– Space Telescope Science Institute (STScI)

235th Meeting of the American Astronomical Society


NASA planet hunter finds its 1st Earth-size habitable-zone world

NASA's Transiting Exoplanet Survey Satellite (TESS) has discovered its first Earth-size planet in its star's habitable zone, the range of distances where conditions may be just right to allow the presence of liquid water on the surface.

– NASA Goddard Space Flight Center

235th meeting of the American Astronomical Society


Study Shows Animal Life Thriving Around Fukushima

Nearly a decade after the nuclear accident in Fukushima, Japan, researchers from the University of Georgia have found that wildlife populations are abundant in areas void of human life.

– University of Georgia

Journal of Frontiers in Ecology and the Environment


Dogs and wolves are both good at cooperating

A team of researchers have found that dogs and wolves are equally good at cooperating with partners to obtain a reward. When tested in same-species pairs, dogs and wolves proved equally successful and efficient at solving a given problem.

– Max Planck Institute for the Science of Human History

Journal of Comparative Psychology


Volunteer Tourism Can Aid Disaster Recovery

Holidaying in a disaster zone might seem crazy, but "volunteer tourism" can actually help communities recover from natural disasters, a new study finds. And it can offer a unique and rewarding experience for volunteers, if done carefully.

– University of Technology, Sydney

Annals of Tourism Research


Over-Hunting Walruses Contributed to the Collapse of Norse Greenland, Study Suggests

The mysterious disappearance of Greenland's Norse colonies sometime in the 15th century may have been down to the overexploitation of walrus populations for their tusks, according to a study of medieval artefacts from across Europe.

– University of Cambridge

Quaternary Science Reviews


Fast Radio Burst Observations Deepen Astronomical Mystery

Observations with the 8-meter Gemini North telescope, a program of the NSF’s National Optical-Infrared Astronomy Research Laboratory, have allowed astronomers to pinpoint the location of a Fast Radio Burst in a nearby galaxy — making it the close...

– Association of Universities for Research in Astronomy (AURA)

Nature


Beyond the Bushfires, What Can Teachers Do to Help Their Kids?

In a little over two weeks, more than three million Australian students will return to school, ready to start a new year. But, amid the packed lunches and book bags, many may also be returning with a sense of anxiety and confusion in the aftermath of...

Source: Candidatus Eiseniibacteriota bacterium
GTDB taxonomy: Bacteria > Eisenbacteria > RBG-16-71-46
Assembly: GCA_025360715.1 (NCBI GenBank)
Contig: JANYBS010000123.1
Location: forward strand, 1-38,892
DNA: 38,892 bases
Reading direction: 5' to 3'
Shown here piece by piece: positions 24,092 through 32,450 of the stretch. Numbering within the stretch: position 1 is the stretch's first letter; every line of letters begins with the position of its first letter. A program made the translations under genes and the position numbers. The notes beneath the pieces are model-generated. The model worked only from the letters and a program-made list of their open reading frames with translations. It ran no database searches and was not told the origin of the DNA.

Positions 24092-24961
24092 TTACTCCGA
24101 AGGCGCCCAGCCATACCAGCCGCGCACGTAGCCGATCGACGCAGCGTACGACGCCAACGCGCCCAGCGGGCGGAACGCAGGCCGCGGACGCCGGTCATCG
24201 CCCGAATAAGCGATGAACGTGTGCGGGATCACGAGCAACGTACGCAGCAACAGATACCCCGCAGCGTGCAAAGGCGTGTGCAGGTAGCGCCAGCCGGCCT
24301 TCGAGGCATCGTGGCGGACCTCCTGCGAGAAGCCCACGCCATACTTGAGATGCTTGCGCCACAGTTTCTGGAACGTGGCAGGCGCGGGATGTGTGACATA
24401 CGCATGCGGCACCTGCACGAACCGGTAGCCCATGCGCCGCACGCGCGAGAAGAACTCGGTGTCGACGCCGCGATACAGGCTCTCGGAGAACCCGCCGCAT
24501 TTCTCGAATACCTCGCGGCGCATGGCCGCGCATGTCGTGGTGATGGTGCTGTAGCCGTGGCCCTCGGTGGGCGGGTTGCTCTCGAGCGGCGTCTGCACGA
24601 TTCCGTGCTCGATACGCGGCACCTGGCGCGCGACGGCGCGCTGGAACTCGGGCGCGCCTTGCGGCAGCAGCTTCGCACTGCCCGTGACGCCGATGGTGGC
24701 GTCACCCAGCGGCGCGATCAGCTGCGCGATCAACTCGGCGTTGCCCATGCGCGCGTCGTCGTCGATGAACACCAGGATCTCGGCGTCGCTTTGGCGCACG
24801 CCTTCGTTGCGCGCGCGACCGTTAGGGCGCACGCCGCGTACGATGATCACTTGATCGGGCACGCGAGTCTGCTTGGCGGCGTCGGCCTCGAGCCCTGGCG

– University of South Australia


Investigating the Ocean’s Influence on Australia’s Drought

To understand how the relentless heat, blazing wild fires, and bone-dry conditions have reached such extremes, scientists at Woods Hole Oceanographic Institution (WHOI) are looking to the ocean.

Expert Available

– Woods Hole Oceanographic Institution


Lifestyle & Social Sciences


When college students post about depression on Facebook

When college students post about feelings of depression on Facebook, their friends are unlikely to encourage them to seek help, a small study suggests.

– Ohio State University

JMIR Research Protocols


Feminist/Anti-Feminist Social Media Posts Easily Altered to Advance Political Agendas of Others

Feminist and anti-feminist social media posts can easily be altered to advance political agendas, according to a new study conducted by faculty at Binghamton University, State University of New York.

– Binghamton University, State University of New York

Project Muse, Oct-2019


The Rise of Social Robots: How AI Can Help Us Flourish

MIT Professor Cynthia Breazeal, a keynote speaker at a recent Psychology of Technology Conference led by Darden Professor Roshni Raveendhran, shares insights about a new generation of social robots and their impact on human flourishing.

– University of Virginia Darden School of Business


Business News


First: Do No Harm. Second: Strategize for Stakeholders After You Do.

Stakeholders don’t just respond to companies’ harmful practices — they respond to perceived harm. Darden Professor Andy Wicks examines how companies should respond to stakeholders’ responses. For example: Assembly Bill 5. Are Uber drivers emp...

– University of Virginia Darden School of Business


Fair Chance Act boosts job prospects of ex-prisoners; based on research of Case Western Reserve economist

– Case Western Reserve University